Thursday, February 24, 2011

Let's talk it out:

I recently read this story that’s attributed to Reagan; it’s about having good intentions:
"There's a story about a young fellow riding a motorcycle. He had good intentions too. The wind was kind of chilly and coming through the buttonholes on his jacket, and so he got this idea. He stopped and put his jacket on backward and that eliminated the chill factor through the buttonholes, but it kind of restricted his arm movement. And down the road, his motorcycle hit a patch of ice. He skidded into a tree. When the police got there, a crowd had gathered. And they elbowed their way through and they said, 'What happened?' And one of them said, 'Well, we don't know. When we got here he seemed to be all right, but by the time we got his head turned around straight, he was dead.'

That story reminds me of the old joke about the two doctors taking comfort in the success of a surgery, though the procedure ended the patient’s life. Sometimes, when we see another person we think we have them figured out, and, we think we can fix them...

I learned a valuable lesson this week about the dangers of stereotyping. I learned that perceptions which feel “so accurate” can be wrong, even my own... I learned this week that I had someone all wrong, my way of seeing this person was skewed. Though I didn’t jump to conclusions, or pass judgments, I was nevertheless mistaken.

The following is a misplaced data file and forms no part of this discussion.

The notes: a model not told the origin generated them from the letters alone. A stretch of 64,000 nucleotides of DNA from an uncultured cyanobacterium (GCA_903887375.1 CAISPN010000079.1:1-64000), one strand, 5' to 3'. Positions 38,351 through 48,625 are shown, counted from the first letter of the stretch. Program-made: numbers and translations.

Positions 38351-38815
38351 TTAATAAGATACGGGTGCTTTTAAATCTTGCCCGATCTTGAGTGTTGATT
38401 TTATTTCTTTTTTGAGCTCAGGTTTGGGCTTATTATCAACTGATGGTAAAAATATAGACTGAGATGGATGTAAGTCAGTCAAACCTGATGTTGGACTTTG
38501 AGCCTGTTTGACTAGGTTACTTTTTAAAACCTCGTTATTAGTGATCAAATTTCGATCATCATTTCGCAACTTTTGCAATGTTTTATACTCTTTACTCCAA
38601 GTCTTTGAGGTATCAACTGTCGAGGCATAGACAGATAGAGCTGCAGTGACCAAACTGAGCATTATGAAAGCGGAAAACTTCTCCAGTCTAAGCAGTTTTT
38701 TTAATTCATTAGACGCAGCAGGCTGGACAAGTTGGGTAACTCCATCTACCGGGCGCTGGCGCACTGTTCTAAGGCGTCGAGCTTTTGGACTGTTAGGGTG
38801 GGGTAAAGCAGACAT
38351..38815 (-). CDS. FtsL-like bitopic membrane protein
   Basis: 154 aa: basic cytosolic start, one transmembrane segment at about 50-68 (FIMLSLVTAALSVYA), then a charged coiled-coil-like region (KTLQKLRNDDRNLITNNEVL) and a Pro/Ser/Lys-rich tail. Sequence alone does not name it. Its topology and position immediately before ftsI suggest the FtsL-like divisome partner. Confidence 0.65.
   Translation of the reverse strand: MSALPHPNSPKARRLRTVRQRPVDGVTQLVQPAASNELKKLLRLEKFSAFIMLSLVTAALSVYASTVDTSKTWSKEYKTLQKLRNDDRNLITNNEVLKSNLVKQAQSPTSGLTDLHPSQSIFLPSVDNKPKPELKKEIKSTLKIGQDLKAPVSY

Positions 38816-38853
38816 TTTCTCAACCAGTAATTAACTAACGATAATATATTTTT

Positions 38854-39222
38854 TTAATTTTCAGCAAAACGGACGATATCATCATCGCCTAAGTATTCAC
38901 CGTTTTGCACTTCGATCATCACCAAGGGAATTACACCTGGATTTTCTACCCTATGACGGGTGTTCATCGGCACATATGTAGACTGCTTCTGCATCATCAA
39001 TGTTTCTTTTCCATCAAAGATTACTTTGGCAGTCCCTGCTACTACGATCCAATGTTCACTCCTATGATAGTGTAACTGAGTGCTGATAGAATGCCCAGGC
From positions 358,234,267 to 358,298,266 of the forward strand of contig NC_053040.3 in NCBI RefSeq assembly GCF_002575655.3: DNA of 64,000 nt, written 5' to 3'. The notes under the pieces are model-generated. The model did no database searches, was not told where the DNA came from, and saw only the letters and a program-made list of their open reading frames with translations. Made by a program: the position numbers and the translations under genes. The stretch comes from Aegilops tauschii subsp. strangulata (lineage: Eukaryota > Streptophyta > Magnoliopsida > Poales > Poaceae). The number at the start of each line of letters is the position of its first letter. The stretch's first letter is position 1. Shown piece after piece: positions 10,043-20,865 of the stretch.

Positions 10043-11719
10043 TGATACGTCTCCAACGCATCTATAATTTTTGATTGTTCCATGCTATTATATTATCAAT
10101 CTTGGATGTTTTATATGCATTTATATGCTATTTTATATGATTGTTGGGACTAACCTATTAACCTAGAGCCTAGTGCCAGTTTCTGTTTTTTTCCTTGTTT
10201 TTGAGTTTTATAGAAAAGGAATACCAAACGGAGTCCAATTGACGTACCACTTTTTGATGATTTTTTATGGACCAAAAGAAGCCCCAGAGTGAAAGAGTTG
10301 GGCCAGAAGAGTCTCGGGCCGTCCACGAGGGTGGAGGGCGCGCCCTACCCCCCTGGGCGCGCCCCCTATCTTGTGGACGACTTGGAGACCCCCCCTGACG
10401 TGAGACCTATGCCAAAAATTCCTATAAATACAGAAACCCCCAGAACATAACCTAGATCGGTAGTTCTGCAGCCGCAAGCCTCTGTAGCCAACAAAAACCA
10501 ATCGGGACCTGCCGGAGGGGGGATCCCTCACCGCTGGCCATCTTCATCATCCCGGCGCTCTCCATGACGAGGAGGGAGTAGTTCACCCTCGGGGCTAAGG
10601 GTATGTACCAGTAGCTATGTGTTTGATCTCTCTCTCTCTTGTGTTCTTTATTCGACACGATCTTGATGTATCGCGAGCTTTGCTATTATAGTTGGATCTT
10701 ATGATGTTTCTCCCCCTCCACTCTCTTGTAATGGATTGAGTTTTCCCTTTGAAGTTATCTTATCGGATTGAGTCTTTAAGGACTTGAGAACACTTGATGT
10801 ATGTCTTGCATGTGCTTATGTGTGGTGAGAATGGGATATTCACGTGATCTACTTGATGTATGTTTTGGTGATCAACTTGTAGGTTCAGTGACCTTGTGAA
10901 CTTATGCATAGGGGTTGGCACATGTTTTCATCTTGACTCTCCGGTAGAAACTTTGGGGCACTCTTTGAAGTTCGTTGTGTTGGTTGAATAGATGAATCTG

After a wonderful conversation of give-and-take and genuine dialogue, I came away with a renewed-deeper-respect, and more importantly, a more accurate understanding of this person. I’m thankful I didn’t let my fear of offending, interfere with a relationship building opportunity.

If we rarely take the much needed step of asking another person for clarification, we could draw the wrong conclusions without having all the facts. Sadly, our relationships suffer.

I understand the fear that paralyzes us though. If I open my mouth and I’m wrong, then what? But, ask which is worse to you: holding on to a mistaken opinion, or risking the embarrassment by asking for clarification? One shows my self-protection means much more to me than maybe it should; the other shows respect for the other person.

Jesus sagely said: Get the log out... And Paul said: Speak the truth in love. May I grow into the type of person who does both, well.

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